AUSTRALIAN shipbuilder Incat Tasmania has delivered its latest high-speed ferry, Volcán de Taidía.
The 111 metre catamaran will operate in Spanish waters alongside sister vessel Volcán de Tagoro, which Incat delivered in 2019.
Volcán de Taidía is now on its way to Spain via Auckland, across the Pacific Ocean to Tahiti and the Panama Canal before crossing the Atlantic to her new home in the Canary Islands.
Naviera Armas will operate the vessel between Las Palmas de Gran Canaria and Santa Cruz de Tenerife.
When it enters service, Volcán de Taidía will be the sixth Incat-built vessel operating in the fleet.
The vessel is the second Naviera Armas newbuild direct from Incat Tasmania, having obtained other Incat-built vessels on the second-hand market.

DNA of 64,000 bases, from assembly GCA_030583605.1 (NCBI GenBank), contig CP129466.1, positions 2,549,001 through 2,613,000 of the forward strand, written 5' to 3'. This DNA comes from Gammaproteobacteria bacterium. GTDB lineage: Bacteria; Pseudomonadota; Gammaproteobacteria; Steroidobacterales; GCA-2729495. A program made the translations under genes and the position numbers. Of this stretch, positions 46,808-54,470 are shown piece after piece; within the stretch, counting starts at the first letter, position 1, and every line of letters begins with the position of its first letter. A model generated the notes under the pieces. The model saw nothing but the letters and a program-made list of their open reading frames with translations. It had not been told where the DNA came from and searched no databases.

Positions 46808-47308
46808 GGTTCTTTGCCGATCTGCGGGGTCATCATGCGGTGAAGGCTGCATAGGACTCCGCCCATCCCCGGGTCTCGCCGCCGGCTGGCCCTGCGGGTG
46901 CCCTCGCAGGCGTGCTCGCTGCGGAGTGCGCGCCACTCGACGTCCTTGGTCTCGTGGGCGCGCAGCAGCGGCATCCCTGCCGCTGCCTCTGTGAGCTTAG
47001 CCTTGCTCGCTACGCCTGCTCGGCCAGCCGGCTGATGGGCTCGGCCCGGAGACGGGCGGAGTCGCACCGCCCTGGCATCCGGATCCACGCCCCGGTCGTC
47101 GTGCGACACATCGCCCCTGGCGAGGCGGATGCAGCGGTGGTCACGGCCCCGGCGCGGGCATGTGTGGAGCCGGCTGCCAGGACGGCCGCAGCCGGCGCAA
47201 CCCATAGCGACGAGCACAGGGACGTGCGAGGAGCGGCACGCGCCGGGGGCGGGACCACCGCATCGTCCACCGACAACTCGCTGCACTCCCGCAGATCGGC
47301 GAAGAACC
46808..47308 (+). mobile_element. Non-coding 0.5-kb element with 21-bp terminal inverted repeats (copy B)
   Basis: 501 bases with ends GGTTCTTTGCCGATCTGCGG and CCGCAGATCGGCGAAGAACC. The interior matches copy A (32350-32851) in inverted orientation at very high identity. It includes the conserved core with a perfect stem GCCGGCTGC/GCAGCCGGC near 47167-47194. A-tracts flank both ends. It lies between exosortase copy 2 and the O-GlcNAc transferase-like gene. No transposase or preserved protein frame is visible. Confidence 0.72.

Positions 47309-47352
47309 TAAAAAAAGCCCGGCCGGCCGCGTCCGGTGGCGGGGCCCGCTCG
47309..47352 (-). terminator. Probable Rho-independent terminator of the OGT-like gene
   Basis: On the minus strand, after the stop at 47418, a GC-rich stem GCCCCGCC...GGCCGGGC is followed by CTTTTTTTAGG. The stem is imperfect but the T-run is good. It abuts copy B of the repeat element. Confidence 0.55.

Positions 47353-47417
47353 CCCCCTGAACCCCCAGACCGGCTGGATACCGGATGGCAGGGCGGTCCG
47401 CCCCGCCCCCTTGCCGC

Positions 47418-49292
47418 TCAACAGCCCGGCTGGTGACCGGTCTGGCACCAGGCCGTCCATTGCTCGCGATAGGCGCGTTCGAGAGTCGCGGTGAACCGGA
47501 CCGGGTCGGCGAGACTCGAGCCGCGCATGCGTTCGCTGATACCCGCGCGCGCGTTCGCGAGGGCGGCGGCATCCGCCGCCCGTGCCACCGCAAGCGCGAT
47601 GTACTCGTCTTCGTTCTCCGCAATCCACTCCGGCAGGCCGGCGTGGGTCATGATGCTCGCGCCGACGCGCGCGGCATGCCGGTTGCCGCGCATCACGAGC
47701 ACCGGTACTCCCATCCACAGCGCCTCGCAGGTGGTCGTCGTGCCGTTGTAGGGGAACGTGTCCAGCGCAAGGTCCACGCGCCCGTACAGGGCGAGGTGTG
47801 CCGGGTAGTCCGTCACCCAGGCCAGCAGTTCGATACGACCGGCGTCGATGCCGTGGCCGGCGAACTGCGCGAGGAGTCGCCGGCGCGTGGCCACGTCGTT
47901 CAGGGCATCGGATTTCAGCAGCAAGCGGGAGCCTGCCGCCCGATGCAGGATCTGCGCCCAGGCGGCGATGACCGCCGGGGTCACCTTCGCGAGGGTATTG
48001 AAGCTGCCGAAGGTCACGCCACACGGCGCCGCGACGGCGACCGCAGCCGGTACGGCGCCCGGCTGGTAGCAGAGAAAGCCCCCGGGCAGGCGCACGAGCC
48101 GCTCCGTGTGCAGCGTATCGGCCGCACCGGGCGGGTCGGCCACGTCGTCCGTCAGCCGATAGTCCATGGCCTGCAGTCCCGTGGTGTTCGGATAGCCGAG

Incat Tasmania CEO Tim Burnell said the delivery of a second large high-speed ferry to Naviera Armas is a sound endorsement of the excellent seakeeping qualities delivered by Incat catamarans.
“The original vision of Naviera Armas was to facilitate high speed movement for passengers, cars and trucks between the two main cities in the Canary Islands, Las Palmas and Tenerife,” Mr Burnell said.
“Volcán de Tagoro has proven it can operate a highly reliable year-round crossing on the route and the delivery of Volcán de Taidia is a resounding vote of confidence in the hull design refinements implemented in 2019.”
Volcán de Taidía has capacity for 1200 persons, including crew, and the vehicle deck allows for almost 600 TLM (595 truck lane metres) plus 219 cars, or in car-only mode it can accommodate 401 cars. Passenger spaces are divided into three classes, First Class, Business Class and Economy, each area offering bars and food service areas.
The ship is powered by four MAN 20V diesel engines driving Wärtsilä waterjets. Volcán de Taidía achieved over 42 knots with 600 tonnes deadweight during speed trials.
Both vessels will operate out of the new private port facility located in the centre of the Canary Islands at Las Palmas and developed by Naviera Armas in 2019.